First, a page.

Some of the Indian students who were evacuated with the assistance of Indian authorities from Ukraine and neighbouring countries after the Russian attack in February have returned to Ukraine.
Others are planning to return even though the war has escalated, and India’s Ministry of External Affairs has issued an advisory asking students to leave Ukraine.
Many students feel compelled to return, despite the increasing risks, for the sake of their future as they have been unable to continue their studies in India. In particular students in their clinical years of medical studies are returning to areas of Ukraine where universities are functioning almost normally such as in Western Ukraine, where infrastructure has until now been relatively unaffected.
Some 20,000 Indian students, most of them studying medicine, were brought home earlier this year, many of them after fleeing across the border in harrowing circumstances to escape dire conditions in besieged cities in the east of the country.
After returning to India, students who were studying medicine in different cities of Ukraine called on Indian and state authorities to allow them to be accommodated in Indian medical colleges to continue their clinical training and medical education.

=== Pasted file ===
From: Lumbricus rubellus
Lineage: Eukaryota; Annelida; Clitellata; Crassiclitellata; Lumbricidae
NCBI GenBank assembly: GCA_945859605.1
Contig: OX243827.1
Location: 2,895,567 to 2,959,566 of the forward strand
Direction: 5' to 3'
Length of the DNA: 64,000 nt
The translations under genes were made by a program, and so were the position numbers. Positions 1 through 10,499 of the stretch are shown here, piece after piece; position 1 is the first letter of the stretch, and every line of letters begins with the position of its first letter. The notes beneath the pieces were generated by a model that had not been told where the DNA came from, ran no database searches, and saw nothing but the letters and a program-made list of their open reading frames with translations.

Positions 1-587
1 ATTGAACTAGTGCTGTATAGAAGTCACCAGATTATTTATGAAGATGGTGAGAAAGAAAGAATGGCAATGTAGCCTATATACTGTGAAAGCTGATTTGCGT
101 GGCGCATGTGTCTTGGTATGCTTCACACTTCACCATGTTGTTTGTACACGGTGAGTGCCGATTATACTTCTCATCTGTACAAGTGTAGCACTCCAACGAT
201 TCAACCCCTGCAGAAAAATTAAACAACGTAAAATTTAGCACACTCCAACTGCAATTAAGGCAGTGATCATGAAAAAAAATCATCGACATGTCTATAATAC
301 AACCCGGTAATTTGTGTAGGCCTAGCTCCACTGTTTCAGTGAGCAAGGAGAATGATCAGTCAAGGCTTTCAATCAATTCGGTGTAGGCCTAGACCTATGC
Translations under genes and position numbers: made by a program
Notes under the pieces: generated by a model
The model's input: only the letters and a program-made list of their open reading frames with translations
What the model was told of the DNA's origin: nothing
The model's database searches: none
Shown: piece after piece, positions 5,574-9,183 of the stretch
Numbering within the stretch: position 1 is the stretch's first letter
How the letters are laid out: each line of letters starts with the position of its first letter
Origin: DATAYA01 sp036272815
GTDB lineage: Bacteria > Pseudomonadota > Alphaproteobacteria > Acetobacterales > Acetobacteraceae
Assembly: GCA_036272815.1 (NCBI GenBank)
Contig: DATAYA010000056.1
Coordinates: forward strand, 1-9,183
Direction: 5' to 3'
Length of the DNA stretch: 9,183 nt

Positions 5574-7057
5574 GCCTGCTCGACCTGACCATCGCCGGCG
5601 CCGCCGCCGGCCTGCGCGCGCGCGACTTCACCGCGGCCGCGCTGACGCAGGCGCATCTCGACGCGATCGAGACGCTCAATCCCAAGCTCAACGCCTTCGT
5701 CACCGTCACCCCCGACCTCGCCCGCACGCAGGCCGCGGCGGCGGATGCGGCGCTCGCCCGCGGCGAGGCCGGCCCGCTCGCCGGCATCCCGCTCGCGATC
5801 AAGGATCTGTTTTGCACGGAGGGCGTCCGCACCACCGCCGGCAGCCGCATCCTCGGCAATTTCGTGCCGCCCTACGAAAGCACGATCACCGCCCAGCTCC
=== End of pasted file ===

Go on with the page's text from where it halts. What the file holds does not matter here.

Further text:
However, the Indian government refused to accede to their demands and most students are managing with online classes from their respective universities in Ukraine, while some have transferred to various universities in other countries.
The National Medical Commission (NMC), the Indian regulatory body which oversees medical education and professionals, has accepted online classes only for theory but not for practicals or clinical training for students in countries such as Ukraine and China.
Anurag Krishn, a fourth-year student at the National Pirogov Memorial Medical University, Vinnytsia, in West Central Ukraine, said he had no plans to return to India in the near future. “We [students] have decided to wait for some time. If conditions deteriorate, then we may think of moving to a safer place.”
“But right now we are concentrating on our studies and plan to complete our degrees. The [Indian] government knows that in reality we have no option left,” he said.
Vinnytsia is now relatively calm despite coming under drone attack on 11 October which knocked out the power station. Drone and rocket attacks have been launched since 10 October against a number of previously safe cities in the West, including Lviv near the border with Poland.
Areas that did not come under bombardment have been affected by electricity and water outages as critical infrastructure has been hit. The situation in the East, particularly Donetsk and Luhansk, is extremely unsafe. The Indian embassy has advised students against returning to institutions in the two areas.